The third year of this award, the UEA chose the recipient from among the postgraduate students in their ecology department. Charlie’s dissertation focused on improving understanding of why Greater Spotted Eagles are declining.
Presenting the prize, Rt Revd Graham Usher, Bishop of Norwich said,
“I’m delighted to present the Bishop of Norwich Ecology Prize to Charlie Russell in recognition of his excellent dissertation in the applied conversation ecology area. His research about the migratory behaviour of Greater Spotted Eagles in Europe has expanded our knowledge, especially about the negative impact of large-scale human behaviour.
“Having originally trained as an ecologist, I am all too aware that we need people to be researching and being passionate about exploring and protecting our single island planet home. As a Christian, I am called to live out a care for creation, so I’m very happy to be encouraging endeavours such as this.”
On receiving the prize certificate and £1,000, Charlie Russell said,
“I am really grateful to receive this generous award from the Bishop of Norwich and as a first-generation student it is really encouraging to have my work recognised this way. This prize will help me continue this research as part of my PhD at UEA.”
Professor Jennifer Gill, Course Director of the MSc in Applied Ecology & Conservation said,
“We are delighted to have the work of our students recognised through the award of the Bishop of Norwich Ecology Prize. The support provided by this award hugely helps our students as they embark on careers in conservation ecology, and the celebration of their research provides a great confidence boost.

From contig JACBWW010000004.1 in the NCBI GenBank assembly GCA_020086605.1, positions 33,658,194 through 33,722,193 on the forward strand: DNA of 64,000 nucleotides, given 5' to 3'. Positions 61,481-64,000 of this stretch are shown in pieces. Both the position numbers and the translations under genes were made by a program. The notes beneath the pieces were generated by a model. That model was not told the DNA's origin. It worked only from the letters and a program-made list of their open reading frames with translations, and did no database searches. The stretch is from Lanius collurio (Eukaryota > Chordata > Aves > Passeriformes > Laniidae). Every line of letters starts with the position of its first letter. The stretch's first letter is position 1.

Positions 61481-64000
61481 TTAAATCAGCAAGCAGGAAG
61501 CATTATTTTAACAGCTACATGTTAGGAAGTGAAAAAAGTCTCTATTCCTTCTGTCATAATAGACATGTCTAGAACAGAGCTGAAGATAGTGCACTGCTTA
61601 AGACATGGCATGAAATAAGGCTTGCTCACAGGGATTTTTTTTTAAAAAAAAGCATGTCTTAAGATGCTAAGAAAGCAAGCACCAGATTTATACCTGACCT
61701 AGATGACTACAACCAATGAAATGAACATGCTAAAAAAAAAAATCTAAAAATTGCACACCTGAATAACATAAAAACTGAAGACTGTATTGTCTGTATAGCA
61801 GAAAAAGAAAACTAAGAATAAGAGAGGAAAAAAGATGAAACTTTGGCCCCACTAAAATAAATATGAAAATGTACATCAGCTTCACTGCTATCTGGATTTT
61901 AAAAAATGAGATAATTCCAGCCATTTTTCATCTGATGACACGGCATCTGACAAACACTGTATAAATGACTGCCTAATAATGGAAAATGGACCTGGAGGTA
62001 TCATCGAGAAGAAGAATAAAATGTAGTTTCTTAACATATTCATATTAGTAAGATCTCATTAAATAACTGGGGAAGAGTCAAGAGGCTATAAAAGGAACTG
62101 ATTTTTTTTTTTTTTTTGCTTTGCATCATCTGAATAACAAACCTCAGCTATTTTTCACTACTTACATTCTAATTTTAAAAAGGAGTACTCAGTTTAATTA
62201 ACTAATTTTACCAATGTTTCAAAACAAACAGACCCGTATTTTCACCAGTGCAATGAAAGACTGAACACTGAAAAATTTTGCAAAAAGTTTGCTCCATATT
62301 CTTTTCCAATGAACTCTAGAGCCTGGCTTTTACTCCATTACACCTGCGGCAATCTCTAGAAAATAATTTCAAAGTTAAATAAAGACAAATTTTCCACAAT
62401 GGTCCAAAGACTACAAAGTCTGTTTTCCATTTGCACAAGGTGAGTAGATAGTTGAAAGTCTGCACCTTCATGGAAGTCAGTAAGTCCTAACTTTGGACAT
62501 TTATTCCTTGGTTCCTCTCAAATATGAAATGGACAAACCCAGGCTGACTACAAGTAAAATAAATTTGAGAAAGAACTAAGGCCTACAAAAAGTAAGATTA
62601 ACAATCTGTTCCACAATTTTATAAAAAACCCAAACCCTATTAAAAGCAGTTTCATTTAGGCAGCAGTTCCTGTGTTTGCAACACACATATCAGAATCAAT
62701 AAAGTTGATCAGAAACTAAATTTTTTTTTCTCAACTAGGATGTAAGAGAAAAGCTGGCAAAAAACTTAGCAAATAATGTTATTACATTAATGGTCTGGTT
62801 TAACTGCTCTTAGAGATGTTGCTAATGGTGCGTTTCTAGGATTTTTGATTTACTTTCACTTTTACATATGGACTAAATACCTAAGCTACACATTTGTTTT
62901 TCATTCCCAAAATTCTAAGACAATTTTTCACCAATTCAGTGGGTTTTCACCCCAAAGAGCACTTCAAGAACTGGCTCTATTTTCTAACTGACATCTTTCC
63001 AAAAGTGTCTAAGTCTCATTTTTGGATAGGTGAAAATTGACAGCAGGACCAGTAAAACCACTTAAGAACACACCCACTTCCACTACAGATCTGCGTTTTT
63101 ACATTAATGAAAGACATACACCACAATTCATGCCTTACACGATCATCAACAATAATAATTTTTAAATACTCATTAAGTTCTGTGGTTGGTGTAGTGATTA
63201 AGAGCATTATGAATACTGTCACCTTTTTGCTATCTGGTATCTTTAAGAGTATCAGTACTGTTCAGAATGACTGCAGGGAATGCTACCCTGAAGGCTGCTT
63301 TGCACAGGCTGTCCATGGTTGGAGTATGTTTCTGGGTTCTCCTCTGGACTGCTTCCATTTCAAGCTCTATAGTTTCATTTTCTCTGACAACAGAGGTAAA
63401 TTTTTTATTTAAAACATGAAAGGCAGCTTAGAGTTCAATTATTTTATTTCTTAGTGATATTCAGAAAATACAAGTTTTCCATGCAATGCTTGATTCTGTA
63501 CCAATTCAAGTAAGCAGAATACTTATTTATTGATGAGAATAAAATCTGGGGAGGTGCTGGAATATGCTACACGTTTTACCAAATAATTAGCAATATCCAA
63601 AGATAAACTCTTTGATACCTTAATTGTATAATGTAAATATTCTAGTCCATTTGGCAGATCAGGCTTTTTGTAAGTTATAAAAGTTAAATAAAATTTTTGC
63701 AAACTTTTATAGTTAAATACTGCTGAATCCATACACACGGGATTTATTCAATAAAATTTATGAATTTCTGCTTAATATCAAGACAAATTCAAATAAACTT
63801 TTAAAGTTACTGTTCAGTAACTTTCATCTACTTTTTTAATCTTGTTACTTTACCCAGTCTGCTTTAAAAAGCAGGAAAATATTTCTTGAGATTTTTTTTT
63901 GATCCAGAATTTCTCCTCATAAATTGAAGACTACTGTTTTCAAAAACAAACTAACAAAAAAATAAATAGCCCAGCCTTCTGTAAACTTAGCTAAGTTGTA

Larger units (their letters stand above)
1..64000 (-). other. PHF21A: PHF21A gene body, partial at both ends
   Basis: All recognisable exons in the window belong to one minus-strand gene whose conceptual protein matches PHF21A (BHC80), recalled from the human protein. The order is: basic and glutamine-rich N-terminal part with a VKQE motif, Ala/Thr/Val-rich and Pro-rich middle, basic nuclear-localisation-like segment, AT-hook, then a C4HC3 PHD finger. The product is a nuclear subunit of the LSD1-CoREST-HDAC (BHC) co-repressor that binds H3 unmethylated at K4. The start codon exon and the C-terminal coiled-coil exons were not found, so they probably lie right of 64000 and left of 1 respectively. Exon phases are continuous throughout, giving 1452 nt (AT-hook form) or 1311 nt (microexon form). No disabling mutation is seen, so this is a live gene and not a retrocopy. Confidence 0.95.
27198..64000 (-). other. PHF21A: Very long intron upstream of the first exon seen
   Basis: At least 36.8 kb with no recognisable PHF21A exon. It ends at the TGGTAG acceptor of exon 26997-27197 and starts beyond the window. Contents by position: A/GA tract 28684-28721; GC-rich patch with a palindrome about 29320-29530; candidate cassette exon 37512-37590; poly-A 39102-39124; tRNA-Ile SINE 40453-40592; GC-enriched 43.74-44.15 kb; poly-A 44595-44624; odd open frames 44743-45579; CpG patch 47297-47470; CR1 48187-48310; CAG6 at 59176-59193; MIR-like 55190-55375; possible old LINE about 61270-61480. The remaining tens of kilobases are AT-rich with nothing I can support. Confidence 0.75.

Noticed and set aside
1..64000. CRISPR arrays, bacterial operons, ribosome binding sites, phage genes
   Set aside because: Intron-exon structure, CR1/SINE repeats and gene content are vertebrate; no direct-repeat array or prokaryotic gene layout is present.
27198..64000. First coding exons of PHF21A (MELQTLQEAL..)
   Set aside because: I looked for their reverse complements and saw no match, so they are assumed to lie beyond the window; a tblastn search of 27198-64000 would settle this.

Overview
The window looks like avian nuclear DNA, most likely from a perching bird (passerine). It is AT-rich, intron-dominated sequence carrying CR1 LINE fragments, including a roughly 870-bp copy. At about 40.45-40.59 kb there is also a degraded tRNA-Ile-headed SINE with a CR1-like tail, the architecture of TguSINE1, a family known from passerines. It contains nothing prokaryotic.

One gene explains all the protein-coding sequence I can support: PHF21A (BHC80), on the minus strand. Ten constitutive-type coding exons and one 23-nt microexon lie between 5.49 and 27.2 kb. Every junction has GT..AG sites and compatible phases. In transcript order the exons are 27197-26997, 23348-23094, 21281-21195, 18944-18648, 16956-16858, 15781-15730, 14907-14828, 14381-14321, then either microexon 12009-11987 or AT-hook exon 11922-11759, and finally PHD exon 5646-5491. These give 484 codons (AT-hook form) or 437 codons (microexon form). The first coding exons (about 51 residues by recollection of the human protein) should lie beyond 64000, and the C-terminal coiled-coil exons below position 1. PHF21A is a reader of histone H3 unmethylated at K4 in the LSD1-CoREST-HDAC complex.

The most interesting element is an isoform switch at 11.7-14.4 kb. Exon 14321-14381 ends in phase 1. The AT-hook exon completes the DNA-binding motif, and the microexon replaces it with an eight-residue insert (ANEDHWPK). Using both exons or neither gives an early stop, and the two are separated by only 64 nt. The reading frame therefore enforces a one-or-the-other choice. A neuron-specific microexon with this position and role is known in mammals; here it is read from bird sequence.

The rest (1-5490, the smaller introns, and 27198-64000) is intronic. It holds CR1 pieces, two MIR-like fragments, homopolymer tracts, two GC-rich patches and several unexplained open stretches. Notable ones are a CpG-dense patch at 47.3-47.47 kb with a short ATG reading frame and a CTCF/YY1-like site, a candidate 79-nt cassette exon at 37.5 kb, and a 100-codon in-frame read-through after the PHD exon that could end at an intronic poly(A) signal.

“Conservation desperately needs many more able and committed people, as we tackle the twin challenges of the climate and biodiversity crises. It is wonderful that the Bishop of Norwich gives such generous support to the University of East Anglia’s MSc in Applied Ecology and Conservation.”
“In the first paper of my dissertation, I investigated how loss of wetland areas in Polesia, primarily due to conversion for agriculture, impacts Greater Spotted Eagles. I found that Greater Spotted Eagles can successfully forage, hunt, and raise chicks in these transformed landscapes. This indicates that the decline in numbers is probably a bit more complicated than just being due to habitat loss.
“For the second paper I looked at the migration period, as threats on migration could be contributing to population declines. In this population, I found that males migrate to east Africa and females to Greece. This means that males and females experience very different conditions in this time, for example females spend more time in formally protected areas, whereas there are less protected areas in areas males migrate to. This can contribute to population declines if these different conditions mean that more males die on migration than females.”